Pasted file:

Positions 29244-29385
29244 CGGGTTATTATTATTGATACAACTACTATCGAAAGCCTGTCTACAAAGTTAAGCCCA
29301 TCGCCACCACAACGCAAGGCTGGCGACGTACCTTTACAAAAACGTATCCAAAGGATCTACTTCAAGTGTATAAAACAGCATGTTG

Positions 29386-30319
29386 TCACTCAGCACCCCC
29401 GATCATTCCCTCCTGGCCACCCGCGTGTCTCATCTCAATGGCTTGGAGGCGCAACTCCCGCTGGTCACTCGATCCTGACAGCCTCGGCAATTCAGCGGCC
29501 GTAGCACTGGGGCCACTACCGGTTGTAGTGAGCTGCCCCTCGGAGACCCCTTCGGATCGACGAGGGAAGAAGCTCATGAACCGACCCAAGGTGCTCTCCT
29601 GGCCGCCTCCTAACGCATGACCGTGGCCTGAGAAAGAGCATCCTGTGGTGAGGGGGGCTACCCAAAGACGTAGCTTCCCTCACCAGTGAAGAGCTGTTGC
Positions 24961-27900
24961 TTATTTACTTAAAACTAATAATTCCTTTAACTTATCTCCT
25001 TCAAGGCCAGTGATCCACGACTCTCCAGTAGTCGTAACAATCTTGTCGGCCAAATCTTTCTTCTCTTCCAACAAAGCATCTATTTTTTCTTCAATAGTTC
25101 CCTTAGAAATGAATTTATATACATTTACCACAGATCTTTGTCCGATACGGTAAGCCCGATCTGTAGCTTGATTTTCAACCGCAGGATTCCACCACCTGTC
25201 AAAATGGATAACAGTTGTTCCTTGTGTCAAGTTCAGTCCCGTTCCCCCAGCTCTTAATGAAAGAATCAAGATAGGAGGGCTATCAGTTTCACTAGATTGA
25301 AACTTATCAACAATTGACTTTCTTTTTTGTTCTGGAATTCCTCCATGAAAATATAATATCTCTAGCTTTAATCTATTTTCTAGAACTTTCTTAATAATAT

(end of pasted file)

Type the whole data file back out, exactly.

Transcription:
Positions 29244-29385
29244 CGGGTTATTATTATTGATACAACTACTATCGAAAGCCTGTCTACAAAGTTAAGCCCA
29301 TCGCCACCACAACGCAAGGCTGGCGACGTACCTTTACAAAAACGTATCCAAAGGATCTACTTCAAGTGTATAAAACAGCATGTTG

Positions 29386-30319
29386 TCACTCAGCACCCCC
29401 GATCATTCCCTCCTGGCCACCCGCGTGTCTCATCTCAATGGCTTGGAGGCGCAACTCCCGCTGGTCACTCGATCCTGACAGCCTCGGCAATTCAGCGGCC
29501 GTAGCACTGGGGCCACTACCGGTTGTAGTGAGCTGCCCCTCGGAGACCCCTTCGGATCGACGAGGGAAGAAGCTCATGAACCGACCCAAGGTGCTCTCCT
29601 GGCCGCCTCCTAACGCATGACCGTGGCCTGAGAAAGAGCATCCTGTGGTGAGGGGGGCTACCCAAAGACGTAGCTTCCCTCACCAGTGAAGAGCTGTTGC
Positions 24961-27900
24961 TTATTTACTTAAAACTAATAATTCCTTTAACTTATCTCCT
25001 TCAAGGCCAGTGATCCACGACTCTCCAGTAGTCGTAACAATCTTGTCGGCCAAATCTTTCTTCTCTTCCAACAAAGCATCTATTTTTTCTTCAATAGTTC
25101 CCTTAGAAATGAATTTATATACATTTACCACAGATCTTTGTCCGATACGGTAAGCCCGATCTGTAGCTTGATTTTCAACCGCAGGATTCCACCACCTGTC
25201 AAAATGGATAACAGTTGTTCCTTGTGTCAAGTTCAGTCCCGTTCCCCCAGCTCTTAATGAAAGAATCAAGATAGGAGGGCTATCAGTTTCACTAGATTGA
25301 AACTTATCAACAATTGACTTTCTTTTTTGTTCTGGAATTCCTCCATGAAAATATAATATCTCTAGCTTTAATCTATTTTCTAGAACTTTCTTAATAATAT